Be careful if you receive a call from someone who claims to be from the U.S. government or the police and demands money. These calls are fake, and are from criminals. They want to scare you and steal your money!
- Do not give payment information by phone to someone calling you with threats: credit card numbers, online account transfer information, or other personal financial information!
- Do not buy gift cards to pay someone calling or emailing you with threats!
- Do not give personal info to someone calling or emailing with threats: copies of your immigration documents, UW account info and password, social media info, etc.
- Do not agree to meet an unknown caller at a strange address (parking lot, grocery store, etc.)
The U.S. government and law enforcement agencies never demand money by phone. These types of calls are from professional thieves -- they use computer software to make their caller ID appear real, but they are not real police officers or U.S. government workers. These are called "scams"--attempts to steal money by lying.
Here is a common version of the call:
1. The caller says he or she is an officer with a U.S. government or law enforcement agency. Typically they use one of these agencies' names, but there can be others!
- Internal Revenue Service (IRS)
- Federal Bureau of Investigation (FBI)
- Immigration and Customs Enforcement (ICE)
- Seattle Police Department (SPD)
- University of Washington Police Department (UWPD)
- Any city police department
2. Next, the caller says you have a tax problem, legal problem, arrest warrant, etc. They often know your name and some personal information. They demand that you pay them immediately. They threaten jail, deportation, or other consequences if you do not pay. They lie and say you can't tell anyone about the call.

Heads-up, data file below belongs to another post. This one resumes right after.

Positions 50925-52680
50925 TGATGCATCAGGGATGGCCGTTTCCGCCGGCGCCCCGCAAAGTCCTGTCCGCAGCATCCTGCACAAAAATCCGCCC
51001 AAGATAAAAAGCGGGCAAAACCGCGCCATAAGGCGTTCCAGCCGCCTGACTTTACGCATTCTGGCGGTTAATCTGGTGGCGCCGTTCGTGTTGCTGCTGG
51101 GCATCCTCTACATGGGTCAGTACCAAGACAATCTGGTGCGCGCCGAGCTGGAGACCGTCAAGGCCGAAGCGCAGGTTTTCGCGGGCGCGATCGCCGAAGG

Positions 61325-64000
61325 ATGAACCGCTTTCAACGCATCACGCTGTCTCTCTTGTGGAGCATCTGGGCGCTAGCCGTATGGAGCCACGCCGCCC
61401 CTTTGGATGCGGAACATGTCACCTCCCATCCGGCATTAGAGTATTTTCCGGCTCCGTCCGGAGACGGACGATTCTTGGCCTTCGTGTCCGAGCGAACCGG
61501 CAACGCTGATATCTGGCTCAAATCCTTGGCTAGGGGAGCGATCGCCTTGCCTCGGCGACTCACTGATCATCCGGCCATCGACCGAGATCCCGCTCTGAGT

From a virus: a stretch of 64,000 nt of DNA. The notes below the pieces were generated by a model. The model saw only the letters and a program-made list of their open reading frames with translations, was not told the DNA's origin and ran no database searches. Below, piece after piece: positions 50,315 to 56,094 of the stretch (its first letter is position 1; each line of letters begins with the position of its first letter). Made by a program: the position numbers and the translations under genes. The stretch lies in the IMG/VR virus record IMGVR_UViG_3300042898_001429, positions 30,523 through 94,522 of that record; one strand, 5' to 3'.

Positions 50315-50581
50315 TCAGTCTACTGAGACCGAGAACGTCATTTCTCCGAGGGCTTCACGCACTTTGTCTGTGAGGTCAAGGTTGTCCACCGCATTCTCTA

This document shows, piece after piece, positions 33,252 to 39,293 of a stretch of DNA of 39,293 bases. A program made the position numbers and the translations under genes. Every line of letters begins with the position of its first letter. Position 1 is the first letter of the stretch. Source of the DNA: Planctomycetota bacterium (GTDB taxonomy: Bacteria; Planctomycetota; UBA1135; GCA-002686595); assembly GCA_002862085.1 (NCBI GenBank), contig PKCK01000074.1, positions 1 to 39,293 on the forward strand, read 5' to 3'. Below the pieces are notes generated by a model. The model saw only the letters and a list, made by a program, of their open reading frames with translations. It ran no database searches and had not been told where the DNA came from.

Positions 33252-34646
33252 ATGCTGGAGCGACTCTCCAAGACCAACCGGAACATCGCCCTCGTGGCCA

What to do if a criminal calls?
- Ignore any request for money: cash transfer, gift card purchases, etc.
- Do not give personal information to an unknown person on the phone or social media, such as immigration documents, UW netID info and password, UW email and password, financial account information, social media account information, etc.
- Hang up; end the phone call.
- If you become a victim of this kind of crime on campus, file a non-emergency police report with the UW Police Department (UWPD): (206) 685-8973
- If you have further questions, call the UWPD Community Outreach Unit at (206) 616-0873
Being a crime victim (such as losing money to criminals) can be scary and stressful. Consider visiting the UW Counseling Center. They can help you cope with the stress and emotions you may feel if you are the victim of a crime.